One of the things that ‘Outside In’ helps with is the children with Asperger’s and their parents is to feel comforted and to learn that their not alone in the experiences and have much in common with other families that also have children who have Asperger’s Syndrome Disorder. During family days or special events that are held by the school the parents of the students with Asperger’s would have arrangements to stay overnight and hang out with the other parents of children with Asperger’s that went to this school. These relationships that come about from these accommodations tend to stay way after the child’s stay at the school. They are also helped by knowing that they are part of a group that cares about them, can learn about their environment through adapted eyes, and also that they have value. Persistence and patience are required in different skills for the success with ‘Outside In’ students and with any other individual that have Asperger’s Syndrome. It is a good thing to understand that behaviors have a purpose and it is vital to understand its purpose no matter what type of person you are. In the group approach, individual counseling, and support for Asperger’s Syndrome individuals can develop maintain, and value their relationships with others and society (Longhurst, J., Richards, D., Copenhaver, J. & Morrow, D. (2010).
The Asperger’s Syndrome Project is also something that provides us with empirical information to find a valid profile of individuals with Asperger’s Syndrome. This specific study finds that it is important to determine what the individual with Asperger’s Syndrome strengths and concerns that they are others may have towards interventions designed that will work for them. Asperger’s Syndrome individuals may be able to provide answers to hypothetical social situations, or know about certain things. Once things like these previous statements comes up within their own lives they may not know how or what to do in the specific situation. This should lead to modeling social skills, role-play, and feedback which are important components of instruction for Asperger’s Syndrome individuals. People with Asperger’s Syndrome are extremely verbal but may have experienced difficulties in interpreting and listening to others. Also constructing solutions to routine problems and challenges that occur within society that are not so routine to persons that have Asperger’s Syndrome. All of the areas that people with Asperger’s Syndrome need within education planning is needed to be looked at especially with different people with Asperger’s because they are all different even though they have the same disorder. These students that have Asperger’s Syndrome will be unsuccessful in school if the right accommodations and routines are not provided for them.
Characteristics of impairments of Asperger’s Syndrome are emotionally reactive, low endurance/tone, oral sensory sensitivity, inattention/distractibility, poor registration, and sedentary which is defined as someone who sits most of the time and in for the most part inactive (Barnhill, G.P. 2001).
Society Can Do Things to Help
People that have Asperger’s Syndrome are recognized as being on a spectrum or a continuum in which no one person has the exact same challenges or strengths as someone else along the spectrum. Also each person must be evaluated individually to have their own unique needs assessed and care for. Individuals with Asperger’s Syndrome need to recharge from a sensory overload and escalated anxieties that are created from stepping outside of their own comfort zones which is crucial for anyone on the autism spectrum or for someone who does not like to get out of there comfort zone. With guidance, support, and reassurance barriers are penetrable and individuals with Asperger’s Syndrome Disorder will develop different strategies to overcome their differences in society.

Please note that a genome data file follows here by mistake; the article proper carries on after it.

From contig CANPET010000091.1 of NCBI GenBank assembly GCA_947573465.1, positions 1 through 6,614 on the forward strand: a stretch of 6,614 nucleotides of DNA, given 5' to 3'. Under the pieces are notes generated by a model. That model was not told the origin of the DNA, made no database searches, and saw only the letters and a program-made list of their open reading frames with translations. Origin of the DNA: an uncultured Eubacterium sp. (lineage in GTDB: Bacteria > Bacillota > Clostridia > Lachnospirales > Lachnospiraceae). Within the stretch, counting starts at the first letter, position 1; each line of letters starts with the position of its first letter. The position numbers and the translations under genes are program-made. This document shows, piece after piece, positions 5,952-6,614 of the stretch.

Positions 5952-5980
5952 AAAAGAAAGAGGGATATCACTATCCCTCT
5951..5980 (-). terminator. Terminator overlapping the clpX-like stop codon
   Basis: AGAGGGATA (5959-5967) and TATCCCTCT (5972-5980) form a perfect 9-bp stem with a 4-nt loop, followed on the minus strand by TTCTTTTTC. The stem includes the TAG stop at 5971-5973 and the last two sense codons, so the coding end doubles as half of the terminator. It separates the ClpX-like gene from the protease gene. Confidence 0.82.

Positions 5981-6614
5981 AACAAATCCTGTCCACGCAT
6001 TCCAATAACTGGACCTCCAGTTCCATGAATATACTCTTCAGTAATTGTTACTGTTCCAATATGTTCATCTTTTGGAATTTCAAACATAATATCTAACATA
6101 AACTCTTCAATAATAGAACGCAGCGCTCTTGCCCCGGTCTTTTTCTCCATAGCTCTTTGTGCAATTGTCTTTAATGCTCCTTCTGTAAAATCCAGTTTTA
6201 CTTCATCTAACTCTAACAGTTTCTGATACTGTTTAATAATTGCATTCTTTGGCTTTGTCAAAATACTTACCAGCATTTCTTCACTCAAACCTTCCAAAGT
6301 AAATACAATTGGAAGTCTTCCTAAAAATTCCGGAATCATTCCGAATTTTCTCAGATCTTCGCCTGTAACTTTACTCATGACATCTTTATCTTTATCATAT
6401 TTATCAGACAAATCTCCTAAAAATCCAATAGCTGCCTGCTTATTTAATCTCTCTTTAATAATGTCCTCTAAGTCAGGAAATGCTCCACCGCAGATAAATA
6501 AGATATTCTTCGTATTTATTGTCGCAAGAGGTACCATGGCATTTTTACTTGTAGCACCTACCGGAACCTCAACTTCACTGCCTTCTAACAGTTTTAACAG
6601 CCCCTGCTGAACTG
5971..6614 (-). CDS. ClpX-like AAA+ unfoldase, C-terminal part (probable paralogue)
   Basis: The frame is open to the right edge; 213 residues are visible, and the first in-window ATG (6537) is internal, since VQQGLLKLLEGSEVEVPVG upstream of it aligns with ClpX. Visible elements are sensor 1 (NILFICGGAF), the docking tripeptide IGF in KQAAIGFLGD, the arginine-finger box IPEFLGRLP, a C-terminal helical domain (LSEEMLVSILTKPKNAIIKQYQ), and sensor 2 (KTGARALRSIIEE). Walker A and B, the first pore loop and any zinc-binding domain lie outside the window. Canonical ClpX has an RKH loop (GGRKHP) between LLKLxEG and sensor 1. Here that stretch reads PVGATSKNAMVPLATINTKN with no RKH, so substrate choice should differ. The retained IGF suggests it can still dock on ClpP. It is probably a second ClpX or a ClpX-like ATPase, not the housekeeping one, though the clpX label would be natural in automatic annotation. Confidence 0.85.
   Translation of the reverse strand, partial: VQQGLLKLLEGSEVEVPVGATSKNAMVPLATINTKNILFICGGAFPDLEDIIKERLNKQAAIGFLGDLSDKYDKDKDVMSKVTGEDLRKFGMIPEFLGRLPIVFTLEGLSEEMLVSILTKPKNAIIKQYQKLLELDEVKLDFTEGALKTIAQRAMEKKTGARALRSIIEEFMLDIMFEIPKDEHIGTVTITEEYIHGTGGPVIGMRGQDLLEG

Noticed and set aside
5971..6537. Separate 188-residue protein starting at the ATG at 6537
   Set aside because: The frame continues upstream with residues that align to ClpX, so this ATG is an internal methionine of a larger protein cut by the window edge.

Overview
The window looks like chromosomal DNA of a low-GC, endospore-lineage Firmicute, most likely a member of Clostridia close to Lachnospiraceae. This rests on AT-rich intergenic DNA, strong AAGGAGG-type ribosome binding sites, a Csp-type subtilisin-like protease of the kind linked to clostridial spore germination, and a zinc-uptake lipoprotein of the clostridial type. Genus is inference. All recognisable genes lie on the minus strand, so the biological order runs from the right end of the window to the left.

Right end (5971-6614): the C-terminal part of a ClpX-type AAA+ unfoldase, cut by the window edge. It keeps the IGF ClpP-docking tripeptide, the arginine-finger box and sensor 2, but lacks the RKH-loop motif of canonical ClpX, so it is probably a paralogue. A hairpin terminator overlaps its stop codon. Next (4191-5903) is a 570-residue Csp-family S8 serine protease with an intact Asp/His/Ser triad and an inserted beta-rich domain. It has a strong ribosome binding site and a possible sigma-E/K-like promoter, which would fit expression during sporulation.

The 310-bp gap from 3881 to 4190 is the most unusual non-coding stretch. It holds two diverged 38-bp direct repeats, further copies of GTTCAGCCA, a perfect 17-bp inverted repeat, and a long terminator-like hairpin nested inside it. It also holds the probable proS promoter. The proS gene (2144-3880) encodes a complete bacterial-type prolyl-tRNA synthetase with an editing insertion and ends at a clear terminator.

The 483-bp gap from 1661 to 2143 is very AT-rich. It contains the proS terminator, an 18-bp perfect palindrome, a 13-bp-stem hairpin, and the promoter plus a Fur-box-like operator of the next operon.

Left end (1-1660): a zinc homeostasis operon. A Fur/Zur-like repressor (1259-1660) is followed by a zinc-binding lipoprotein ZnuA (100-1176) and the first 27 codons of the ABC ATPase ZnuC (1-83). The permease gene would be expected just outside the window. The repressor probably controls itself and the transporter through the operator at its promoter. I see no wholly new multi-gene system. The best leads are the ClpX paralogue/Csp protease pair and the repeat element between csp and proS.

Many adults who have Asperger’s Syndrome have become world renowned authors and have spoken openly about experiences in being misunderstood due to actions, reactions, and behavior that are not accepted as normal. History has shown that differences can be understood and a new normal created, but within this you must have persistence, determination, understanding, and passion. We all have the power to be empowering to others to create a new normal. Society’s focus is on a cure for Autism but the focus should be understanding the mysteries of Autism but awareness is improving. There are things that are easy to forget that shouldn’t be forgotten because of the need for the support, having advocates for the cause of Asperger’s Syndrome, and to see children, adolescents, and adults, for who they are and celebrate them for their special qualities. The majority of people who have Asperger’s Syndrome Disorder are capable to live and lead productive lives, but it’s due to the lack of understanding and supports from others that these people with Asperger’s Syndrome may never attempt to bring skills forward into the workforce and society. For people that don’t have Asperger’s Syndrome it is important to be dependable, understanding, patient, and positive in the pursuit of solving the mystery of Asperger’s Syndrome and to open doors for people with Asperger’s Syndrome to have a productive and comfortable future within their own lives. (Getty, N. 2013)
Asperger’s Syndrome is estimated to affect approximately 0.092% of the world’s population (Doody, J. & Bull, P. 2013). Asperger’s Syndrome is not always the exact same in different people, and it is not easy to diagnose. Also Asperger’s is not always seen and takes a while to get noticed within a child’s life. With Asperger’s Syndrome Disorder being a disability these people are most likely being looked at by society in a different way, because they are not normal according to the social norm and also being a minority life is harder on them. This disability of Asperger’s Syndrome can and does affect anyone that has the disorder because it never goes away and it affects the social lives and communication with others for a lifetime. These people also tend to be misunderstand a lot of the time and society needs to realize that this is just a different way of normal life that needs to be accommodated for. Asperger’s Syndrome does not really have any accommodations at this very moment within society expect small things that have been researched, but research has stopped on this population once the study was over. This disorder is also not research much and if it is these finds can differ from different studies and because the cause of it isn’t known. Asperger’s Syndrome is very complicated in many different ways in which makes treatments and even research complicated and hard to collect.